Senegal’s women-run radio stations broadcast for peace

Source: Al Jazeera

Female reporters in Senegal’s Casamance region break the communication barriers between opposing sides.

Ziguinchor, Senegal – On a hot, steamy day in Ziguinchor, a small coastal city in Senegal’s southern Casamance region, 31-year-old Marie Leocadie Coly walks into a recording studio, turns on the fan and puts on her headphones.

At the signal from the producer sitting behind the glass window, Coly begins to speak into the microphone.

“Welcome to Radio Kassumay, the radio of Women for Peace and Development of the Casamance,” Coly says cheerfully as she begins her live, one-hour broadcast.

Coly is one of the 52 female reporters who make up the Network of Community Radios for Peace and Development in Casamance, a group of 18 radio stations, run entirely by women, that span Senegal’s southern region, which is home to one of Africa’s oldest separatist movements.

Since the creation of the first station in 2004, the broadcasts have become an essential platform for the promotion of peace in the country.

“The radio [stations] have played a key role in breaking the communication barrier between opposing sides in the Casamance conflict,” says Abdou Sarr, director of World Education, a non-profit organisation that funds several peacemaking programmes in Senegal, including the radio network.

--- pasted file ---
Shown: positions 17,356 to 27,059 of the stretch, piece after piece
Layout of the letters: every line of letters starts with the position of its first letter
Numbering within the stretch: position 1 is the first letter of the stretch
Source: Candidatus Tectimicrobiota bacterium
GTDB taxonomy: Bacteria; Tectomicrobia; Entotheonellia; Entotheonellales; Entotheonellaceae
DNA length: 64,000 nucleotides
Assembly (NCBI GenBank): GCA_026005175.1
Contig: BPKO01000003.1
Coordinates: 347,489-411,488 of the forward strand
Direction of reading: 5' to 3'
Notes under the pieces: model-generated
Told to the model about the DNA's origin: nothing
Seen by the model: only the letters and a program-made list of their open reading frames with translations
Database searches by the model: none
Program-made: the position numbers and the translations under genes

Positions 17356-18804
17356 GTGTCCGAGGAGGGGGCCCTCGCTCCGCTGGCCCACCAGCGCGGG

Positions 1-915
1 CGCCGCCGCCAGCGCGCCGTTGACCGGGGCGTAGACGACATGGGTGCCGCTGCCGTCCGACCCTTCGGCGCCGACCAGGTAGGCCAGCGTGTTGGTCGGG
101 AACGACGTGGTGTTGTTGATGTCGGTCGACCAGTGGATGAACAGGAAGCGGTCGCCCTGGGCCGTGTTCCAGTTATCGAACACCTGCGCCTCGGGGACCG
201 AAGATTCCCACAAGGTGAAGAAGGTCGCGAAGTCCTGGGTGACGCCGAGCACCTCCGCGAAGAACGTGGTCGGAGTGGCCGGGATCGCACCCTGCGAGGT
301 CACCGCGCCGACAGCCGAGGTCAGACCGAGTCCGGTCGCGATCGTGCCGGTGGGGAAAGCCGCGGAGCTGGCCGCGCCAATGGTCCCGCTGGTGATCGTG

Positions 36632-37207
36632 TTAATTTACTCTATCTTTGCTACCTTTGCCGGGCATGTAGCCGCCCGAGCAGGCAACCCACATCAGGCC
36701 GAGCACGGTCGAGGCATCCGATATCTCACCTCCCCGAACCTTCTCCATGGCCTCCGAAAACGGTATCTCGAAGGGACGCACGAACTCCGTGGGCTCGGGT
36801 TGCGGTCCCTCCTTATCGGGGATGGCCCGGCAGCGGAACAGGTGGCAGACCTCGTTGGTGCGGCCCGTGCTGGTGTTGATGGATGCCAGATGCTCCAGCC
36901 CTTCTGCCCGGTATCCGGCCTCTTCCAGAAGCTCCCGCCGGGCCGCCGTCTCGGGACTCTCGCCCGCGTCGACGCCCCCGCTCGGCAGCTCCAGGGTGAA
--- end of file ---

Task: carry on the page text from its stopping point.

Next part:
“But our goal is also to inform and empower women, who play a key role in the peacemaking process,” Sarr adds.

Three-decade-long conflict

Casamance is separated from the rest of Senegal by The Gambia. Ethnic and religious differences between the two regions, as well as a sense of economic and political marginalisation from the rest of the country, led to the rise of an independence movement in Casamance in 1982.

Thousands of people have been killed in the more than three-decade-long conflict, and tens of thousands have been displaced, according to the UN.

While the Movement of Democratic Forces of Casamance (MFDC) and the Senegalese army declared a unilateral ceasefire in 2014, violent clashes have continued in recent years.

In the recording studio, a large board displays Radio Kassumay’s weekly programming. Conflict and cross-border issues, religion, children’s rights, women’s rights, and disability are some of the segments featured.

Intercalated between these are blocks of music featuring a wide range of genres from local music and choir music to American hip-hop.

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